Access to Texas shooting records may be blocked by a legal loophole

AUSTIN Texas aEUR </p> Law enforcement officials have not provided much or contradicting information since the shooting at a Texas elementary school on May 24, which left two teachers and 19 children dead.

14 June 2022 Tuesday 02:08
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Access to Texas shooting records may be blocked by a legal loophole


Law enforcement officials have not provided much or contradicting information since the shooting at a Texas elementary school on May 24, which left two teachers and 19 children dead. Sometimes, they withdraw statements even hours after making them. Some accounts by the state police were considered preliminary and could change as more witnesses are interviewed.

Authorities still have many questions unanswered. For example, why did it take police more than an hour for them to enter the classroom and confront this gunman? What does their body camera show? What was the communication between the officers and the victims of the attack? What was the result of dozens upon dozens of officers gathering outside the classroom and refusing to pursue the shooter?

Officials declined to provide more information citing the ongoing investigation. A letter was received by The Associated Press, other media outlets, from a law firm representing The City of Uvalde asking for Texas attorney general to rule on records requests in relation to the shooting. They cited 52 legal areas aEUR", including the section containing loophole aEUR", that they believe would exempt records from release.

Lawyers and advocates for victims' families fear that they will never be able to get answers. They also fear that the authorities will close the case.

"They could have made that decision, they shouldn't be forced to," stated Joe Moody, a Democratic state Representative from El Paso who has been leading several efforts to close the loophole since 2017. "Understanding the actions of our government should not be difficult aEUR," and it is right now.

This law's exception prevents information being released about crimes that no one has been convicted of. It applies to suspects who are dead, according to the Texas Attorney General's Office. Police shot Salvador Ramos (18), the suspect in the Robb Elementary School massacre.

According to Kelley Shannon (executive director of Freedom of Information Foundation of Texas), the loophole was created in 1990 to protect wrongfully accused persons or cases that were dismissed. Shannon stated that the loophole was intended to protect innocent people. Shannon said, however, that sometimes it is being misused and used in ways that were not intended.

After the shooting, Texas House of Representatives Speaker Dade Pahelan (a Republican) took to Twitter to express his support for closing the loophole in the Texas Legislature's next session which starts in January 2023.

Phelan tweeted, "More than any, the families of Uvalde victims require honest answers and transparency." Phelan stated that it would be "absolutely absurd" to deny information based upon the "dead suspect loophole".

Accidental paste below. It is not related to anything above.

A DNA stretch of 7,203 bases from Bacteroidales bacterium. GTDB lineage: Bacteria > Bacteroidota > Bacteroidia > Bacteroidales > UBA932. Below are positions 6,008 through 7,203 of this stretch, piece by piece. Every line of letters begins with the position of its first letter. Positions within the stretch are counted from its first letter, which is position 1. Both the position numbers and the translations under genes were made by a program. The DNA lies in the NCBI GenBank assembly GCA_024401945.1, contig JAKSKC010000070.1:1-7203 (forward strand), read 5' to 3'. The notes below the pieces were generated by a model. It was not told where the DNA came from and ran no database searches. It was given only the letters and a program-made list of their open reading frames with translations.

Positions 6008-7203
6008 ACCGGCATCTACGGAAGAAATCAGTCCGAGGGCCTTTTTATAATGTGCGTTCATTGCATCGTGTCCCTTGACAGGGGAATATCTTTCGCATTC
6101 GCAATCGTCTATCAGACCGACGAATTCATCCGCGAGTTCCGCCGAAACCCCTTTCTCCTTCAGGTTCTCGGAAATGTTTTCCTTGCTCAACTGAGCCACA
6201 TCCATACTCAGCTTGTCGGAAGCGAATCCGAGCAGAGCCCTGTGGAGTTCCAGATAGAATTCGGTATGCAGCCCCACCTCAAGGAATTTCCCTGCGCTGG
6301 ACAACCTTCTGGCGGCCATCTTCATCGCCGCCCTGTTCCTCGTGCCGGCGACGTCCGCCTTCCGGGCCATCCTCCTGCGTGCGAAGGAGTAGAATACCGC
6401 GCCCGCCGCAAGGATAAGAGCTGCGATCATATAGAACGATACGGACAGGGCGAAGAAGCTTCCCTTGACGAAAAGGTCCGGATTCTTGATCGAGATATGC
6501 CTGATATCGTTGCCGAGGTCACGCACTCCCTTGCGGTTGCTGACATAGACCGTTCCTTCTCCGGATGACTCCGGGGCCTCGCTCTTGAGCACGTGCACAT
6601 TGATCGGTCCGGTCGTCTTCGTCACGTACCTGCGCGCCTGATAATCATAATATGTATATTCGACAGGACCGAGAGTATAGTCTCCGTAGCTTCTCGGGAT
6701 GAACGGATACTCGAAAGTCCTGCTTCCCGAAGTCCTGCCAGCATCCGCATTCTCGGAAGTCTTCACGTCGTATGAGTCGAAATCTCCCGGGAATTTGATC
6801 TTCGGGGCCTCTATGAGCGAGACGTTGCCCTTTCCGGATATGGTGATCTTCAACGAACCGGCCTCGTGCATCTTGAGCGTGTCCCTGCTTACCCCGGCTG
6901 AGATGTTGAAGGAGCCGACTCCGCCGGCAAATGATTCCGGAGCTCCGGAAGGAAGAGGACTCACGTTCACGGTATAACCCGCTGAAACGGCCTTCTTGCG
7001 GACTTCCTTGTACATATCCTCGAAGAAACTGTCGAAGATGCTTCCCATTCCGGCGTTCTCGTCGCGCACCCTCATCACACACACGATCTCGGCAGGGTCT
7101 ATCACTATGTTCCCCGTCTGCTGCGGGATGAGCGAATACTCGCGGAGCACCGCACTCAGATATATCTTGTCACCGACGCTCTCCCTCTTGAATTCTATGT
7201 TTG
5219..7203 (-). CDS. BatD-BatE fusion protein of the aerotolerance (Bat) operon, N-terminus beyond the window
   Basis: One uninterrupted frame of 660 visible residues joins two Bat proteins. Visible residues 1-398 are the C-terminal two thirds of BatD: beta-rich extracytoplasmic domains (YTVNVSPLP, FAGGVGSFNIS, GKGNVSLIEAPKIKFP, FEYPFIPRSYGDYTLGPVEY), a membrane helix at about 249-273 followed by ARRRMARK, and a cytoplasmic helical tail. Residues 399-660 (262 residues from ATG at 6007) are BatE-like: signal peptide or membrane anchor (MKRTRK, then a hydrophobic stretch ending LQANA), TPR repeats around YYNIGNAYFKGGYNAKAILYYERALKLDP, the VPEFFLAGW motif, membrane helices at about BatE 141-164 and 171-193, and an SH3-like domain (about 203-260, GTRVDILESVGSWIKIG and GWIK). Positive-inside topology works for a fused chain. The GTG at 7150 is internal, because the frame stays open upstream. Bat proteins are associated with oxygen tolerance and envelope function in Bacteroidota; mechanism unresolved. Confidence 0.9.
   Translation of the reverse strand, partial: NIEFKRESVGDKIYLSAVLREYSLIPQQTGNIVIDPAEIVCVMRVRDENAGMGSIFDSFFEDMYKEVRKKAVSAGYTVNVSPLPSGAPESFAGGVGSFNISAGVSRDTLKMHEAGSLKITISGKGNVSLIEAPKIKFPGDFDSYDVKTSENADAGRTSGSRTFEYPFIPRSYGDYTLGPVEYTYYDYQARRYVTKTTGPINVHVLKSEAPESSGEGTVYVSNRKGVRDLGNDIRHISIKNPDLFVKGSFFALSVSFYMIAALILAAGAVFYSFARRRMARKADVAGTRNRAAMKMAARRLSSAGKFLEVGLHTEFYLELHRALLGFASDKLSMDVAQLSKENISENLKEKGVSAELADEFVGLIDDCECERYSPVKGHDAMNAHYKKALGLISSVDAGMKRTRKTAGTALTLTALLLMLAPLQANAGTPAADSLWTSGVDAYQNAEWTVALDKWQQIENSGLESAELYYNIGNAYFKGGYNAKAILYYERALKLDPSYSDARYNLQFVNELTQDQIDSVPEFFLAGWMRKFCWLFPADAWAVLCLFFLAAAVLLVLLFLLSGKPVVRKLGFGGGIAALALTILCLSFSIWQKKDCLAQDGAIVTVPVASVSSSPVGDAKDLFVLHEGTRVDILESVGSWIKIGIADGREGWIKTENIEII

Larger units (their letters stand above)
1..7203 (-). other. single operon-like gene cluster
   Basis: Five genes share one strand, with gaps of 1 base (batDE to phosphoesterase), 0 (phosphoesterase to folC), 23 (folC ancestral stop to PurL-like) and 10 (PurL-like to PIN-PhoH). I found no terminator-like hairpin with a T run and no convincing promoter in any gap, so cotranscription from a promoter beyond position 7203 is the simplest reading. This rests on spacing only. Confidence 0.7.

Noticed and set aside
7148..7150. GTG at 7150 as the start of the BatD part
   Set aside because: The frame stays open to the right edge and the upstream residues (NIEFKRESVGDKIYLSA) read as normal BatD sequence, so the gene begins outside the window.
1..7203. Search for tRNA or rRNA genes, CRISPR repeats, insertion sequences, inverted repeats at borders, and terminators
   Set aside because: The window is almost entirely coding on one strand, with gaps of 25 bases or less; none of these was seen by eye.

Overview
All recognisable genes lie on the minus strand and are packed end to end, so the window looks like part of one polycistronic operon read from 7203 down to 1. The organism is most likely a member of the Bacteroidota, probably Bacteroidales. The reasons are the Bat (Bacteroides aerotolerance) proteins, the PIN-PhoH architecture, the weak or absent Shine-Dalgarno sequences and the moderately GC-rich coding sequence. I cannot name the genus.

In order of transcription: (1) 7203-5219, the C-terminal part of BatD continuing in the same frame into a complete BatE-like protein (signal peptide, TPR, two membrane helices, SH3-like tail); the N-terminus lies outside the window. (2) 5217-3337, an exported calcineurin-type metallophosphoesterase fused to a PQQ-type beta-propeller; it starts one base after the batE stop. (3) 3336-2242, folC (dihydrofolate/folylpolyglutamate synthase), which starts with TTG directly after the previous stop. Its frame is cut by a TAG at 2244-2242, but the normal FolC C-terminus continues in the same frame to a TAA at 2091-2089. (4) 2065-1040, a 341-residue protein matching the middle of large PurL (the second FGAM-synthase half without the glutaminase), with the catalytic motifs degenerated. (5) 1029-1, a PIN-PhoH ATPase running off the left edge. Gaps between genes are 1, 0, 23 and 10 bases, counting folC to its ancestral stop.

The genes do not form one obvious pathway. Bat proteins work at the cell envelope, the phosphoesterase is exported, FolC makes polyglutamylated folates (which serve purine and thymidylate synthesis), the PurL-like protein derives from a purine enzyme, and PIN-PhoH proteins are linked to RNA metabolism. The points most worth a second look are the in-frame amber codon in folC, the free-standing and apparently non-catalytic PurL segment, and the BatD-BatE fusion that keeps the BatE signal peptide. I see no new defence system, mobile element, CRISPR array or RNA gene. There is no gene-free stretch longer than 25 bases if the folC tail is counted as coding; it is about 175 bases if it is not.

Charley Wilkison is the executive director of the Combined Law Enforcement Associations of Texas. He stated that the organization opposed and would always be opposed to a loophole amend that was proposed in prior years. This amendment, he claimed, would have allowed records pertaining to law enforcers to be released, even if they were wrongfully accused. He stated that this would adversely affect officers' ability and motivation to work. Wilkison stated that he was open to participating in future discussions to try to find a compromise.

Pete Arredondo, chief of school district police, has been the focus of attention in the Uvalde shooting. Steven McCraw, the Texas Department of Public Safety's head, stated that Arredondo believed that the active shooting had become a hostage situation and that he made the wrong decision to not allow officers to enter the classroom faster to confront the gunman.

The Associated Press has not reached out to Arredondo for comment. He said that he didn't consider himself to be in charge of law enforcement and assumed that someone else was.

The New York Times reported Thursday, that documents proving police delayed entry to campus due to lack of protective equipment were obtained by it.

Families can turn to federal agencies if law enforcement refuses to release information or if efforts to amend the public-information loophole are unsuccessful. Federal authorities provided records showing that the police used greater force against the 18-year old son of Mesquite, Texas. The police refused to give any information due to the legal loophole.

Robert Dyer, the father, testified in support of amending the legal exemption in 2019 before the legislature.

Mayra Guillen claimed that her family was obstructed by the state loophole when trying to obtain details about a case involving Vanessa Guillen. According to authorities, the victim was 20 years old and killed by Aaron Robinson at a Texas military base. Robinson then took her body.

According to military officials and law enforcement, Robinson pulled out a gun and shot herself while police tried to contact him. Mayra Guillen stated that Vanessa Guillen's family couldn't view the body camera footage from the encounter because the suspect wasn't convicted.

Guillen stated that they were simply trying to get closure and find out if the information being shared was accurate. These records should be made public in some way. It's difficult to know if justice will be served.



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